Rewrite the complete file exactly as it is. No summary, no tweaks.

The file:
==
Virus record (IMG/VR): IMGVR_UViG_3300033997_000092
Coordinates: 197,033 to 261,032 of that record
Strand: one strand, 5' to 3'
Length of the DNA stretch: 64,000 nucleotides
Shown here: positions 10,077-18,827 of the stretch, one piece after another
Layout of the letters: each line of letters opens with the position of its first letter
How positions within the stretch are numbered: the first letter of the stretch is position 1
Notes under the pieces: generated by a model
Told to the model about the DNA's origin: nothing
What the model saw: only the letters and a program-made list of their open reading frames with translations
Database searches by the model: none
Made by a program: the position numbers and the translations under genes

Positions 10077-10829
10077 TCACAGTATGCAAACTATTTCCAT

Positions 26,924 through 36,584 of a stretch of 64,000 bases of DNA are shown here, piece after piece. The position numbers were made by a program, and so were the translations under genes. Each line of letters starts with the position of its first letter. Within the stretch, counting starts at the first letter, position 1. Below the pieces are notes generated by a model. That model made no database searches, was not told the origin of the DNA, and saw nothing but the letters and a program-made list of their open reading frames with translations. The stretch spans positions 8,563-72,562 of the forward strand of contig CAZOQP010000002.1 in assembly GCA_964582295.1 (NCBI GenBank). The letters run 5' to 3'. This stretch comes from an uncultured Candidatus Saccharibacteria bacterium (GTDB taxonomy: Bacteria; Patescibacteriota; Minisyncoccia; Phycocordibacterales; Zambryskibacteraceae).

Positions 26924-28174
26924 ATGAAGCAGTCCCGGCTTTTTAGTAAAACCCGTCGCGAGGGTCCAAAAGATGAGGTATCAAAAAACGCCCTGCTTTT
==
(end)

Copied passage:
Virus record (IMG/VR): IMGVR_UViG_3300033997_000092
Coordinates: 197,033 to 261,032 of that record
Strand: one strand, 5' to 3'
Length of the DNA stretch: 64,000 nucleotides
Shown here: positions 10,077-18,827 of the stretch, one piece after another
Layout of the letters: each line of letters opens with the position of its first letter
How positions within the stretch are numbered: the first letter of the stretch is position 1
Notes under the pieces: generated by a model
Told to the model about the DNA's origin: nothing
What the model saw: only the letters and a program-made list of their open reading frames with translations
Database searches by the model: none
Made by a program: the position numbers and the translations under genes

Positions 10077-10829
10077 TCACAGTATGCAAACTATTTCCAT

Positions 26,924 through 36,584 of a stretch of 64,000 bases of DNA are shown here, piece after piece. The position numbers were made by a program, and so were the translations under genes. Each line of letters starts with the position of its first letter. Within the stretch, counting starts at the first letter, position 1. Below the pieces are notes generated by a model. That model made no database searches, was not told the origin of the DNA, and saw nothing but the letters and a program-made list of their open reading frames with translations. The stretch spans positions 8,563-72,562 of the forward strand of contig CAZOQP010000002.1 in assembly GCA_964582295.1 (NCBI GenBank). The letters run 5' to 3'. This stretch comes from an uncultured Candidatus Saccharibacteria bacterium (GTDB taxonomy: Bacteria; Patescibacteriota; Minisyncoccia; Phycocordibacterales; Zambryskibacteraceae).

Positions 26924-28174
26924 ATGAAGCAGTCCCGGCTTTTTAGTAAAACCCGTCGCGAGGGTCCAAAAGATGAGGTATCAAAAAACGCCCTGCTTTT